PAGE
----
CENTER FOR U.S. WAR
VETERANS' ORAL HISTORIES
World War II
Edmund Hmieleski Jr was born in Perth Amboy, New Jersey in 1920 and graduated from high school there in 1938. He worked as a meat cutter in the local A&P market. Hmieleski joined the military following the Japanese attack on Pearl Harbor. He attempted to enlist in the Marines along with twenty of his friends, but was not accepted due to a broken bone discovered during his physical examination. He then applied to the Army Air Corps, where he wanted to be an aerial gunner. Declared too tall for that duty, he ended up a Quartermaster Corps trailer-truck driver.
Hmieleski entered active duty on February 4, 1942 and received basic training at Fort Dix, NJ, an experience he recalled as featuring many extended marches. He subsequently received instruction as a truck driver at Camp Lee, Virginia. Following that training he was assigned to a post in Jackson, Michigan and then to Camp Kilmer, New Jersey, from where he embarked for invasion of North Africa. He remembers boarding a troopship along with 2500 other soldiers as part of a convoy of more than 150 other ships, including other transports, cargo ships and destroyers.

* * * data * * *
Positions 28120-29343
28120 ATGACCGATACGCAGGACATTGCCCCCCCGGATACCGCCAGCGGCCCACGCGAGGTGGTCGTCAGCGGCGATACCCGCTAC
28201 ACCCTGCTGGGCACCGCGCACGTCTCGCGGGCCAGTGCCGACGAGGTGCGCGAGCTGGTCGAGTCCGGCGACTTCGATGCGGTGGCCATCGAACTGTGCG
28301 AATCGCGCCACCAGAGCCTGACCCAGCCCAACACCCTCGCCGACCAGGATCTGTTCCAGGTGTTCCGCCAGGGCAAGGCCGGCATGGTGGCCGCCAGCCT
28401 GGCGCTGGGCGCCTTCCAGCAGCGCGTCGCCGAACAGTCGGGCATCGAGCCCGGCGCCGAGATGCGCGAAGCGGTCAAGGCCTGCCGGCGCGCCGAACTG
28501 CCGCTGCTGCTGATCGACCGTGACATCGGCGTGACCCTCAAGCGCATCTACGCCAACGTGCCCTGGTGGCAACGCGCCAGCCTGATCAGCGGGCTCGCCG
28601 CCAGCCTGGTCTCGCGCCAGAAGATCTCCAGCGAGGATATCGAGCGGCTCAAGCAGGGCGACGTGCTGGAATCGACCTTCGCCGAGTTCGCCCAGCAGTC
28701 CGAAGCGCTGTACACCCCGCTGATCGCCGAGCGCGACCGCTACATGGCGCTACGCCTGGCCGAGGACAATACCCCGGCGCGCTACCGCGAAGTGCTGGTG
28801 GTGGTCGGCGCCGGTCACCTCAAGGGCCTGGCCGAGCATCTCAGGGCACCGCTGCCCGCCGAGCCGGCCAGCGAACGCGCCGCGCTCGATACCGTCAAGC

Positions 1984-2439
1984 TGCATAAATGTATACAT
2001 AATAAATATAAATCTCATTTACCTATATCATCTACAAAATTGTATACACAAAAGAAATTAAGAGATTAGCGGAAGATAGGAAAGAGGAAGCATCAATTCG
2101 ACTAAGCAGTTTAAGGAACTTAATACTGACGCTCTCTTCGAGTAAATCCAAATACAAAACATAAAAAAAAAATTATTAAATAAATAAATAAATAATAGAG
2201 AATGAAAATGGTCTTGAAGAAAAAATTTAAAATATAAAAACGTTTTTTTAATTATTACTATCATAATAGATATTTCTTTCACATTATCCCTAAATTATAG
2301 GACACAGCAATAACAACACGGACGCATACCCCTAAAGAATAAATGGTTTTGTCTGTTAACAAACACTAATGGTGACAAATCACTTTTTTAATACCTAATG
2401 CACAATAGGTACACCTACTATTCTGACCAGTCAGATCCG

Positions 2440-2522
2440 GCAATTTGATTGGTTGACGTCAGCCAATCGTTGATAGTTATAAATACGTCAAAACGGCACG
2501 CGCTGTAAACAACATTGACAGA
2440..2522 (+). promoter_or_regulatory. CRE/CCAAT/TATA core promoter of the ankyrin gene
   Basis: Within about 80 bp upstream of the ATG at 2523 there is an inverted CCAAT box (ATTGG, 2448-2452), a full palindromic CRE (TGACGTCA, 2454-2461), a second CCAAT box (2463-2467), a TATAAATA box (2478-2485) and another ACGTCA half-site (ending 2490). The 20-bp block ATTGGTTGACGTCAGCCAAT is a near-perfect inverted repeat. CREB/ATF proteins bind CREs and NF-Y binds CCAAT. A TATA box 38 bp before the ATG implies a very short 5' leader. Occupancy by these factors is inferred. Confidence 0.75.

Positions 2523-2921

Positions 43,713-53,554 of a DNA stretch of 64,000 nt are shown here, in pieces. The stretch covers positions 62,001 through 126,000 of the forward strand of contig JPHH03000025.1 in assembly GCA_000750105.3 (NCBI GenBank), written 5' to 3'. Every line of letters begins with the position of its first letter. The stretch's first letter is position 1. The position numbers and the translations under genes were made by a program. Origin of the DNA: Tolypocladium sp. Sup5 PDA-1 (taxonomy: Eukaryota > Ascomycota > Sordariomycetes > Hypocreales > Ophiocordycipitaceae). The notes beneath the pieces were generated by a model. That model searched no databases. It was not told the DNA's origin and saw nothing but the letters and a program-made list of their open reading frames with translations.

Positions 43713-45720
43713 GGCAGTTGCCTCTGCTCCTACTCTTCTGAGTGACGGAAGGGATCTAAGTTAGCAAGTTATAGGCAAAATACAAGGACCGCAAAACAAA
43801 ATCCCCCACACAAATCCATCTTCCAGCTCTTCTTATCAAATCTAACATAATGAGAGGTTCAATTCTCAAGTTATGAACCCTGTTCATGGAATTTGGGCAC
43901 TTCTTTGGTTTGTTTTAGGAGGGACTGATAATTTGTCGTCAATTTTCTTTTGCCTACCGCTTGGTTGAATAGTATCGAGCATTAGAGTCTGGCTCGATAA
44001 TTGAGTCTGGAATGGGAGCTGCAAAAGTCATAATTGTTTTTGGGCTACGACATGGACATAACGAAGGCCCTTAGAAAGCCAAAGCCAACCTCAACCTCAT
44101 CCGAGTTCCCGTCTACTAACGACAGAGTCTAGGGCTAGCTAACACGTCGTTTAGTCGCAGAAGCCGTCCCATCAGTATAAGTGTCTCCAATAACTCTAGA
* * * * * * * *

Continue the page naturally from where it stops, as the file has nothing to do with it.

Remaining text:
Enroute to North Africa Hmieleski’s ship vigorously listed right and left, and then its engine broke down for a three day period. The only food available on board was peanut butter sandwiches. As the ship bobbed around in the ocean, the captain asked for volunteers to go into the hold area to make sure vehicles stored there were secured from rolling. When the engine was finally repaired, the ship, along with its complement of very seasick soldiers, returned to New York. The men then boarded another ship, this time the Grace Line cruise ship Santa Helena, where Hmieleski shared a room with three other soldiers. The ship sailed to Casablanca, Morocco, a city captured by American troops one month earlier. There were no docks available, so the Saint Helena anchored in the harbor next to a scuttled French steamship, and the troops were ferried ashore. Once ashore, Hmieleski began hauling food, bombs, aircraft fuel, and other supplies from Casablanca to Marrakesh. He used an informative guidebook on North Africa to discover where he was at any given time.
Hmieleski spent two months in Algiers. While bivouacked near some railroad tracks, he noticed girls passing by on their way to a factory, where, he was told, they were building gliders for the D-Day campaign. He also observed thousands of German prisoners who were being held in Algiers. While playing football one day he fell into a trench and injured his ankle. After receiving a morphine shot from an army doctor, however, he was soon walking with no pain.